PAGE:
In recent years, in the European Union there has been a rift between countries of Eastern Europe and Western European nations that are considered as the founders of the EU. Brussels’ migration policy, including the decision on migrant distribution quotas for European member states, has become a major stumbling block. Members of the Visegrad Group (V4) – Poland, Hungary, the Czech Republic and Slovakia – are opposed to providing shelter for Muslim communities on their territory as they persist in preserving Christian identity of Europe. And if leaderships in Prague and Bratislava as more reserved and careful ones have never been in direct confrontation with Brussels, then Warsaw and Budapest have pursued their national policy without regard for the EU. It should be noted that the EU has even imposed punitive sanctions against these two countries. Hungary has been penalized for its undemocratic domestic policy orientation, and Poland – for its judicial reform, which, in the view of Brussels, violates democratic principles of separation of powers and poses danger to the rule of law in the country.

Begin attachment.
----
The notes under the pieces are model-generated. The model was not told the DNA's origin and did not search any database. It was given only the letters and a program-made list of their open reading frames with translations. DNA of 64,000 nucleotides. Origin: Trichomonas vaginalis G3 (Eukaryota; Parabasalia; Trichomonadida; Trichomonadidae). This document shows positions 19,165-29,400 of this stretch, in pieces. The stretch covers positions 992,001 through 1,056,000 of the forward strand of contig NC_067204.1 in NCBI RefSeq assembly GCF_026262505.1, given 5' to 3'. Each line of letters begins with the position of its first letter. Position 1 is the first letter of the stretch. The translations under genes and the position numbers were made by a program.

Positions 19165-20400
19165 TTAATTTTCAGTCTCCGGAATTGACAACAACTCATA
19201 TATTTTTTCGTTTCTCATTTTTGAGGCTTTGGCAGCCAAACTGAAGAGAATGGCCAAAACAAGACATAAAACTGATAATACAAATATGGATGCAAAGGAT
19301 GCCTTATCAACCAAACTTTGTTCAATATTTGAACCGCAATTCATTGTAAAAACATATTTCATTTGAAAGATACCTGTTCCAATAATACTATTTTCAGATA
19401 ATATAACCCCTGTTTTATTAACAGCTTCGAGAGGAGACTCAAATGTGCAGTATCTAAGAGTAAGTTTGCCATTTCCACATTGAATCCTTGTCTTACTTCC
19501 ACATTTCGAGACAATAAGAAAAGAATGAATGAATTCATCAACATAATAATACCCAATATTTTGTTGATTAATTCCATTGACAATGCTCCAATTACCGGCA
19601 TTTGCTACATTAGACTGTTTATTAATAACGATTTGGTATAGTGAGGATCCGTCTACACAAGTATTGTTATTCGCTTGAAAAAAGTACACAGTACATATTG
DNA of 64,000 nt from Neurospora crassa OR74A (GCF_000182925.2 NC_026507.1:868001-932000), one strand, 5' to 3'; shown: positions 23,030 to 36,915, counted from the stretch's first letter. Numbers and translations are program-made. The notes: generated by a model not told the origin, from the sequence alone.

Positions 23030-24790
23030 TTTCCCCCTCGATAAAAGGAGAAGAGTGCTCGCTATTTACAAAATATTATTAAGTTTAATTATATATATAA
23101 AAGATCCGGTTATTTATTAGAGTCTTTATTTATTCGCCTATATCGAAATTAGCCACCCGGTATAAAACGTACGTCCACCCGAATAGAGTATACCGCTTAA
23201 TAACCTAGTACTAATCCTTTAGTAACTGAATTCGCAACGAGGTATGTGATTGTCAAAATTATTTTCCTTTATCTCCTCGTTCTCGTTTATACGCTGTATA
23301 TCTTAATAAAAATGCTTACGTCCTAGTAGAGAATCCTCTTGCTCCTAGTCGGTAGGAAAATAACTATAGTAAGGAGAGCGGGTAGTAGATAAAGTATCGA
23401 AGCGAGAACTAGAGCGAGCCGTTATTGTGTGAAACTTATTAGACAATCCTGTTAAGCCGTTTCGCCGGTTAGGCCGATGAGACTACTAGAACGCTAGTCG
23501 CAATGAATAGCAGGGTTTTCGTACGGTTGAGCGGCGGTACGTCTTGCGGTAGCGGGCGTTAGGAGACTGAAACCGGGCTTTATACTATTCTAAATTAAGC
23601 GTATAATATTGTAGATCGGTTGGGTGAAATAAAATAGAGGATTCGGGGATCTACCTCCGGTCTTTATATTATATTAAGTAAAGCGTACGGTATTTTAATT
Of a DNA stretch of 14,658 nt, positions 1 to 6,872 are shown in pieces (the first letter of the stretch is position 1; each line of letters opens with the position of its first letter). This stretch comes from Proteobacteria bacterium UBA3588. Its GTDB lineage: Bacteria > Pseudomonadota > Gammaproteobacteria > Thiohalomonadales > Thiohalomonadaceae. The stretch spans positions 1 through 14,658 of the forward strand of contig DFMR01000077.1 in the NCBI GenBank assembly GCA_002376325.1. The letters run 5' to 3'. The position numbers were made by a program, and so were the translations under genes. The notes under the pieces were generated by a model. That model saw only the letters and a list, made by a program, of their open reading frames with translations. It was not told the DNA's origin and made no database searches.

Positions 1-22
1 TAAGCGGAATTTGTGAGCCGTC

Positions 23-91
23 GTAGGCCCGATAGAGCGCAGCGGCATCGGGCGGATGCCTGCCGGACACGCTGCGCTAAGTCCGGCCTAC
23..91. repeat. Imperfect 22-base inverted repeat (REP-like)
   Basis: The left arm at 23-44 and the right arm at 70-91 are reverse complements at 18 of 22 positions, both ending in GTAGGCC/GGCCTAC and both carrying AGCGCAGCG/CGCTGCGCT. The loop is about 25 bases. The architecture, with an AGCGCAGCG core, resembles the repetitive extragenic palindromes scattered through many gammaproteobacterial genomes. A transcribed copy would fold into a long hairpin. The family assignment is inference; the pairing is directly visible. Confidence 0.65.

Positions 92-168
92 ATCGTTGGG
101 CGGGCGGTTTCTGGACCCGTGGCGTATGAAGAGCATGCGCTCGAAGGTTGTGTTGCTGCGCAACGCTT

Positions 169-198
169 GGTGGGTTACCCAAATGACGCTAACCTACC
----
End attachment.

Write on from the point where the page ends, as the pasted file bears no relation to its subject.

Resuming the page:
However, current rhetoric of Poland’s authorities has changed dramatically. Poland decided to move away from confrontation with the European Union. For instance, recently the implementation of judicial reform measures has been suspended upon request from Brussels. Moreover, Warsaw has embarked in earnest on the issues of fighting against centrifugal tendencies in Europe and advancing European democratic values. With assistance from Ukraine’s authorities, Poland is conducting a campaign to counter the activities of media and the government of Viktor Orbán as the latter continues to take a strong stand against Brussels’ position towards migrants. It is reported that, working together, Ukrainians and Poles wish to do all possible to exclude Hungary from V4. And even a special information campaign to discredit Hungary’s authorities has been launched.
The reaction from Warsaw’s colleagues in V4 is unknown, yet. But despite the assistance of Kiev, it is unlikely that Poland will be able to exclude Hungary from V4 without support from other members of the Visegrad Group. Nevertheless, if anyone else in V4 supports the initiative, then Poles will maximize the chances for achieving their goal.